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Google scoops up FeedBurner

If you’ve been following the news, you’ve probably already heard about Google’s purchase of FeedBurner. FeedBurner offers many services to RSS publishers, including advertising within feeds, which many have speculated as the impetus for the Google’s interest. Clearly that’s a factor, but I wonder of there is another motivator, also.


As interesting as FeedBurner’s advertising service might be to Google, their stats might be their most important asset. FeedBurner is the leading feed aggregator, so publishers can redirect their subscribers through FeedBurner to estimate the number of subscribers to their feed. Why would Google care about knowing how many subscribers each feed has?

  • To upgrade Google Analytics. A key conversion for many Web site owners is a subscription to an RSS feed. Now, Google Analytics could tap FeedBurner to recognize that conversion event.
  • To upgrade its relevance ranking. With Google now integrating blogs and other new media into its new universal search results, Google could use FeedBurner subscription numbers as part of its relevance ranking—blogs with more subscribers might tend to rank higher, just as Web sites with more links do.
  • To combat spam. Splogs (spam blogs) pose a thorny problem for search engines. Sometimes they can be identified because of poor content, but suppose Google knows a blog’s subscriber count? You’d expect splogs to have almost no subscribers—one more data point for Google to chew on to ban splogs or downgrade splog rankings.

Time will tell exactly what Google is looking for in its acquisition, but it’s clear that several reasons exist—as a FeedBurner publisher, I am very interested in seeing how Google integrates FeedBurner’s capabilities.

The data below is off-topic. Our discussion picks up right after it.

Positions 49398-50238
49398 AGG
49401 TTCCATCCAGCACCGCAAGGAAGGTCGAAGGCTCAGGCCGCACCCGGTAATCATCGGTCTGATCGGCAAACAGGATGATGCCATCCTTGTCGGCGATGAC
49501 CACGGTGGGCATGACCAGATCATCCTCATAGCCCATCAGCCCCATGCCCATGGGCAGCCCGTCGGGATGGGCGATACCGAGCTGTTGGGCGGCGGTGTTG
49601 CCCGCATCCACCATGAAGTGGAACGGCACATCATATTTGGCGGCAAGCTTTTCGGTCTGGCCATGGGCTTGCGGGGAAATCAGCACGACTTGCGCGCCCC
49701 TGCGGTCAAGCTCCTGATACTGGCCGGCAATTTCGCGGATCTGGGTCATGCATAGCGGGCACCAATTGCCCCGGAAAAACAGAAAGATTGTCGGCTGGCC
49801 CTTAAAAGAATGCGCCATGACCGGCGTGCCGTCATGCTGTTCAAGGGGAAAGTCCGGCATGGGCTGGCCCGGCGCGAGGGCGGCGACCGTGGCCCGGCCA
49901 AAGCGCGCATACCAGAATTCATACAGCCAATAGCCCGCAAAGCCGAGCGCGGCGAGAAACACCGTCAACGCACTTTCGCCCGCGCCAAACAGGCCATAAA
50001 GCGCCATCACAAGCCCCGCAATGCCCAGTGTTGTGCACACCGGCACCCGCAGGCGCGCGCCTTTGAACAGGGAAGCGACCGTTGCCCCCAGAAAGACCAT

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Mike Moran

Mike Moran is an expert in digital marketing, search technology, social media, text analytics, web personalization, and web metrics, who, as a Certified Speaking Professional, regularly makes speaking appearances. Mike’s previous appearances include keynote speaking appearances worldwide. Mike serves as a senior strategist for Converseon, an AI powered consumer intelligence technology and consulting firm. He is also a senior strategist for SoloSegment, a marketing automation software solutions and services firm. Mike also serves as a member of the Board of Directors of SEMPO. Mike spent 30 years at IBM, rising to Distinguished Engineer, an executive-level technical position. Mike held various roles in his IBM career, including eight years at IBM’s customer-facing website, ibm.com, most recently as the Manager of ibm.com Web Experience, where he led 65 information architects, web designers, webmasters, programmers, and technical architects around the world. Mike's newest book is Outside-In Marketing with world-renowned author James Mathewson. He is co-author of the best-selling Search Engine Marketing, Inc. (with fellow search marketing expert Bill Hunt), now in its Third Edition. Mike is also the author of the acclaimed internet marketing book, Do It Wrong Quickly: How the Web Changes the Old Marketing Rules, named one of best business books of 2007 by the Miami Herald. Mike founded and writes for Biznology® and writes regularly for other blogs. In addition to Mike’s broad technical background, he holds an Advanced Certificate in Market Management Practice from the Royal UK Charter Institute of Marketing and is a Visiting Lecturer at the University of Virginia’s Darden School of Business. He also teaches at Rutgers Business School. He is a Senior Fellow at the Society for New Communications Research. Mike worked at ibm.com from 1998 through 2006, pioneering IBM’s successful search marketing program. IBM’s website of over two million pages was a classic “big company” website that has traditionally been difficult to optimize for search marketing. Mike, working with Bill Hunt, developed a strategy for search engine marketing that works for any business, large or small. Moran and Hunt spearheaded IBM’s content improvement that has resulted in dramatic gains in traffic from Google and other internet portals.

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